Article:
But his go-it-alone attitude, once a feather in his cap, could now prompt his opponents from the finance and labor worlds to organize a challenge against his designating petition.

Under New York’s notoriously cumbersome election law, taking a shot at the ability of a candidate to enter the race is only a few pieces of paperwork away for any qualified voter.

Candidates’ ballot petitions are routinely and easily challenged. Only registered voters who are members of the candidate’s political party and reside in the district in question can sign a petition. A signature can be invalidated if it flouts that rule or many of the others spelled out in New York State election law, ranging from a requirement for proper cover sheets to personal information, such as home address, about the signers.

“It doesn’t have to be Scott Stringer who challenges it,” said Kenneth Sherrill, an emeritus politics professor at Hunter College, pointing to the bad publicity and cost this would likely involve for Spitzer’s rival for the Democratic nomination. “Anybody who doesn’t like Eliot Spitzer can challenge it,” he added. “The teachers’ union could do it; someone from the New York Stock Exchange could do it.”

As attorney general, Spitzer sued, ultimately unsuccessfully, to challenge the massive pay package granted to NYSE CEO Richard Grasso.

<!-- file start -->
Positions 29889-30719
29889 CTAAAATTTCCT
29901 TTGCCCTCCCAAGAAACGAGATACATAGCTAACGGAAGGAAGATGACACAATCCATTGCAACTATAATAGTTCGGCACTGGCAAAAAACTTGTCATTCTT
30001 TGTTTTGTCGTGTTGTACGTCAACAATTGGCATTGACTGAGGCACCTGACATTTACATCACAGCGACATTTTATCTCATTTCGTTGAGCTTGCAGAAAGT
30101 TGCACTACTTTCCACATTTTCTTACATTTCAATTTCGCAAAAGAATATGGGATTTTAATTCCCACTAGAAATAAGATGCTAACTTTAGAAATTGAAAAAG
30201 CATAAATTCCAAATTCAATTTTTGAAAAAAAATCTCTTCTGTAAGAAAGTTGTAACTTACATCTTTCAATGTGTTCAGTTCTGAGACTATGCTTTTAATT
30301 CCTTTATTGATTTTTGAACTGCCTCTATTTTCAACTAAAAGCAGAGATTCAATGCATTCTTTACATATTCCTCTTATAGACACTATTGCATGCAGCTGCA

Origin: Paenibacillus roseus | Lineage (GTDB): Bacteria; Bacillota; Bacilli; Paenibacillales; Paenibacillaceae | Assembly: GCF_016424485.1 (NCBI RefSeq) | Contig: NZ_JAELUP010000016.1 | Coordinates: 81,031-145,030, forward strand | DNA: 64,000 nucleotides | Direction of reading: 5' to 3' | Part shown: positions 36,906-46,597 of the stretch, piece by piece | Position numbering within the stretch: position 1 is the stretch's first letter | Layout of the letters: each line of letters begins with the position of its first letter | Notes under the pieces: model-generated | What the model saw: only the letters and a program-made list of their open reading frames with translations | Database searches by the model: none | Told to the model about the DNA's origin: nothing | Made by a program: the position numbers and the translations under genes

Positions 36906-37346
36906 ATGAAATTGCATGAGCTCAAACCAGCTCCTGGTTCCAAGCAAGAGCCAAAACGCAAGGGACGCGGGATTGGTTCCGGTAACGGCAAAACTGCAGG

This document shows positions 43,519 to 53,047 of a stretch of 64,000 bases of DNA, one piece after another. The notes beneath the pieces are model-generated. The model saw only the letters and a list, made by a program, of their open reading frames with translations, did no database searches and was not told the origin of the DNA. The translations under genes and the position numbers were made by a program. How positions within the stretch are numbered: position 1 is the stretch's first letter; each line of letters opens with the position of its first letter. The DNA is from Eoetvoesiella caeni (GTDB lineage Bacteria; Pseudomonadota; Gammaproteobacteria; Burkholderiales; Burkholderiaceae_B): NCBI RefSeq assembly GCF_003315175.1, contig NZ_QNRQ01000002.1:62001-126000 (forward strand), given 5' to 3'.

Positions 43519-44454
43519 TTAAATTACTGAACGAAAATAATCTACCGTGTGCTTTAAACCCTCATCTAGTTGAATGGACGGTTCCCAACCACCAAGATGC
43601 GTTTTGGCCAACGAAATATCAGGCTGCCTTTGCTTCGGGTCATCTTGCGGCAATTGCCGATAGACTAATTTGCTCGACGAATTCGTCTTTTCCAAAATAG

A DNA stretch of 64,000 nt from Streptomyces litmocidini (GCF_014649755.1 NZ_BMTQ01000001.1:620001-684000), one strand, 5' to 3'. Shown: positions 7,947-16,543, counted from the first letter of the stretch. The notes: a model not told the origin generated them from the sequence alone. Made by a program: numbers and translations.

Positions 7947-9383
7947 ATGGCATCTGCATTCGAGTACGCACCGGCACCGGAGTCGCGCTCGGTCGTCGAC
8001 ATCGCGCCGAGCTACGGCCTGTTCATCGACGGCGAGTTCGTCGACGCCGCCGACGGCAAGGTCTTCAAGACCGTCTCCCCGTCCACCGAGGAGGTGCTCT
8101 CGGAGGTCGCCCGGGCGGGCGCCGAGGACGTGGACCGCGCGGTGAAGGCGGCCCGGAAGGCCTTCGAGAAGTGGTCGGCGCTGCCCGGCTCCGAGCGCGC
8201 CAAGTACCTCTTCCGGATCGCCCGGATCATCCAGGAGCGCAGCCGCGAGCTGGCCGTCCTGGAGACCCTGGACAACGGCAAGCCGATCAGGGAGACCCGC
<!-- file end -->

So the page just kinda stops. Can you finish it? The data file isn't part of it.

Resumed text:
“If I was the head of the New York Stock Exchange, there would be something very delicious about going to court and charging Eliot Spitzer with having petitions that were permeated with fraud,” suggested Sherrill.

Unions have their own reasons to hold a grudge. One among them, the vast United Federation of Teachers (UFT) fought with the former governor over expansion of charter schools.

Scott Stringer’s campaign declined to comment for this article, as did the UFT and the NYSE.

To ascertain whether a candidate submitted enough signatures, petitions are weighed after being filed at the Board of Elections.

“If it passes the weight test, then there’s an assumption that everything else is valid,” said Board of Elections communications director Valerie Vazquez. “Then a person can file general objections against a petition. After that you have to file specifications,” she said.

The practice of challenging petitions is so common that candidates usually gather at least three times the number of signatures required to act as a buffer.

For example, Spitzer’s opponent in the primary, Scott Stringer, has said he would submit more than 100,000 signatures. Spitzer himself said during a radio interview Tuesday that he hoped to gather 7,500 names.

Any challenges must be filed with the Board of Elections within three days of the filing of the petitions. That means Monday at the latest.

According to the New York City Board of Elections’ annual report, out of 3,242 petitions for party-affiliated candidates filed in 2012, the board invalidated 607.